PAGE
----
The less sun available, the less energy there is for plants to produce a lot of flowers that you would normally get in a sunny perennial garden. You can create a beautiful setting with the right mix of foliage color, shaped & textures. Blue and green foliage create a calming and comforting feeling in a shade garden.
5 ) Tough Areas
If you are having a hard time getting anything to compete with tree roots, grow your favorite shade plants in containers. Sink pots in the ground between roots or add height with taller pots.
6) Berm or Terrace
For problematic areas, consider a berm or terrace. Make sure you don’t cover more than a third of tree roots. A raised bed will be easier to maintain and bring in plants closer to you for your enjoyment.
7) Shade Garden Success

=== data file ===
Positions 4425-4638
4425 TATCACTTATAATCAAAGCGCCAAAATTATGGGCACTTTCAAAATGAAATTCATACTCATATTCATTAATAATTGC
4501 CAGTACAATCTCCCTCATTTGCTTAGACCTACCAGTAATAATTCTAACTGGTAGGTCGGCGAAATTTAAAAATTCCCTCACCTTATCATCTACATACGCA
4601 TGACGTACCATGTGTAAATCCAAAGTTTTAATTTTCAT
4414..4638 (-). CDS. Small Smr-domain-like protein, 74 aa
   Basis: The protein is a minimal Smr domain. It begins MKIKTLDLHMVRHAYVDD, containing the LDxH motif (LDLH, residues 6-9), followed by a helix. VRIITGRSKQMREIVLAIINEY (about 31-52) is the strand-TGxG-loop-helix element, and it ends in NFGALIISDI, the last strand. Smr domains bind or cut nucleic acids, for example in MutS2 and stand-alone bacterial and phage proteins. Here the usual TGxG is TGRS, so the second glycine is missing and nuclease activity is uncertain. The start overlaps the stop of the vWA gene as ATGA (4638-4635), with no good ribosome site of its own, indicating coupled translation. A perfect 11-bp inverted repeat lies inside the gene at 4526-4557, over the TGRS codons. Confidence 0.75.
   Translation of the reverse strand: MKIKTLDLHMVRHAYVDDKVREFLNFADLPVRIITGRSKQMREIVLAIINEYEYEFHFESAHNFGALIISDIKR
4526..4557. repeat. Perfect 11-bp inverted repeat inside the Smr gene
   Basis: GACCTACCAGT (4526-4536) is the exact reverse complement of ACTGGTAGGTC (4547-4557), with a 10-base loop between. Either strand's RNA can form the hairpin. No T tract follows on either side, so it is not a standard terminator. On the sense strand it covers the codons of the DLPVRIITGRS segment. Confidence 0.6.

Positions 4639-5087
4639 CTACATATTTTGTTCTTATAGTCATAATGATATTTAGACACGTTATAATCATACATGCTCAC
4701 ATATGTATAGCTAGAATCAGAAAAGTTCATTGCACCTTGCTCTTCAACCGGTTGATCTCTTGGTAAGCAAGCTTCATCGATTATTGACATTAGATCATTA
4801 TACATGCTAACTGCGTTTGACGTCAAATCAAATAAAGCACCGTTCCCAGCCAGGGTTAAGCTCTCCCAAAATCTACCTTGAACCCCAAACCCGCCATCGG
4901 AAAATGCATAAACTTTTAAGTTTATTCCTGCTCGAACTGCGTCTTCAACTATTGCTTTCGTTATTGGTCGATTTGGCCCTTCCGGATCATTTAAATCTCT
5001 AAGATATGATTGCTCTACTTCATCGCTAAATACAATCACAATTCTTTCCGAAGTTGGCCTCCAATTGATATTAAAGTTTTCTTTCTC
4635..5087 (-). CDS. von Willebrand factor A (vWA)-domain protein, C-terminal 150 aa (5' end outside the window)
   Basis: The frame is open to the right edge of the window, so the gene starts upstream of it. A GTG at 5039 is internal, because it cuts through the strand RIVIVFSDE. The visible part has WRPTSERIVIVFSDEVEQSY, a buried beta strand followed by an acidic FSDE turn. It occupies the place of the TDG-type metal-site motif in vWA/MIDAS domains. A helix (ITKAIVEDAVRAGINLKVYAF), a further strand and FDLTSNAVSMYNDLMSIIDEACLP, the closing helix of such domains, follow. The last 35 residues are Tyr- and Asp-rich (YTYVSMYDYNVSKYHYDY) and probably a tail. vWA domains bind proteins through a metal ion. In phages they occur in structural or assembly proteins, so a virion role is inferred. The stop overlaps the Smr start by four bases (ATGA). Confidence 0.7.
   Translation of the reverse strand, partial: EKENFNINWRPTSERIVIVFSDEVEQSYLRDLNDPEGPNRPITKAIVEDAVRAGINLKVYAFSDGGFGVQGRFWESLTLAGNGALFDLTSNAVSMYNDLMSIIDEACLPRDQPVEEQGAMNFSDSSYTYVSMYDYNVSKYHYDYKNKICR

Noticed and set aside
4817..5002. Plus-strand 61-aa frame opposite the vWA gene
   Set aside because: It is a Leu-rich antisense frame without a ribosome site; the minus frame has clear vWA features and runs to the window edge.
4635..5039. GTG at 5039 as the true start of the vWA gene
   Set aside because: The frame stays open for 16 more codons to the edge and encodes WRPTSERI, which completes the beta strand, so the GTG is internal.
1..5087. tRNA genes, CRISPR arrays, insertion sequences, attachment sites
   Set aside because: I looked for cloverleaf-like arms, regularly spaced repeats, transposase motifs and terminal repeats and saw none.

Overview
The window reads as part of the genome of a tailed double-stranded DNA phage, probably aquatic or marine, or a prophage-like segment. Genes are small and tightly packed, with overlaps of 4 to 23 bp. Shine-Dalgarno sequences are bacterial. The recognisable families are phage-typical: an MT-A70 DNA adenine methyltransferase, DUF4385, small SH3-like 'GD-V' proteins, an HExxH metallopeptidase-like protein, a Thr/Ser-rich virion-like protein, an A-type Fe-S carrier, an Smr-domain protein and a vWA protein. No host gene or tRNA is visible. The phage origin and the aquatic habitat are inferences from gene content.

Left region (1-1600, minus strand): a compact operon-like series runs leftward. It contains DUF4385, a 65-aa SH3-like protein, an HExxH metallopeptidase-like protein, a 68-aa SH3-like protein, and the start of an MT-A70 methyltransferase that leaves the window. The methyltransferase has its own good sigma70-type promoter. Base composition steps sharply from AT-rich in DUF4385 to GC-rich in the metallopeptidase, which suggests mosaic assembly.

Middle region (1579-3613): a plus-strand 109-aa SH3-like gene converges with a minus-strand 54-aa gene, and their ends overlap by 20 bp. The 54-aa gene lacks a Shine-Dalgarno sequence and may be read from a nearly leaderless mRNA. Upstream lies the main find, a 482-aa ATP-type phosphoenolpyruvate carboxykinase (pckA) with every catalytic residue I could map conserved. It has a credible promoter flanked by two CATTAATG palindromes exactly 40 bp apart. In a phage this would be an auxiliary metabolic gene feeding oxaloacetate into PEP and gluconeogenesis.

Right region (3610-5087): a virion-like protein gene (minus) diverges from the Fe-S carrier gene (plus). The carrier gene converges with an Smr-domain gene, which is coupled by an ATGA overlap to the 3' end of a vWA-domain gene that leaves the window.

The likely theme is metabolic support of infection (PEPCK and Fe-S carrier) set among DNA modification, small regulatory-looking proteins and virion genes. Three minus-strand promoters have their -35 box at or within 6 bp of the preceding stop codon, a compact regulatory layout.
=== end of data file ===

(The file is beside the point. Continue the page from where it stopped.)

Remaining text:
If you are just starting out, select plants that are more WIDELY ADAPTABLE to various degrees of light and soil conditions.
I once had a shade garden that included hundreds of shade plants, but there were a handful that were able to tough it out better than others. It was an easy care shade border that was beautiful 3 seasons of the year and a terrific place to unwind after a hectic day. As the plants got bigger, they filled in nicely covering bare spots and reducing maintenance.
For gardening inspiration, check out these shade garden collections.
Our next article will feature 12 Best Shade Loving Plants for Your Garden.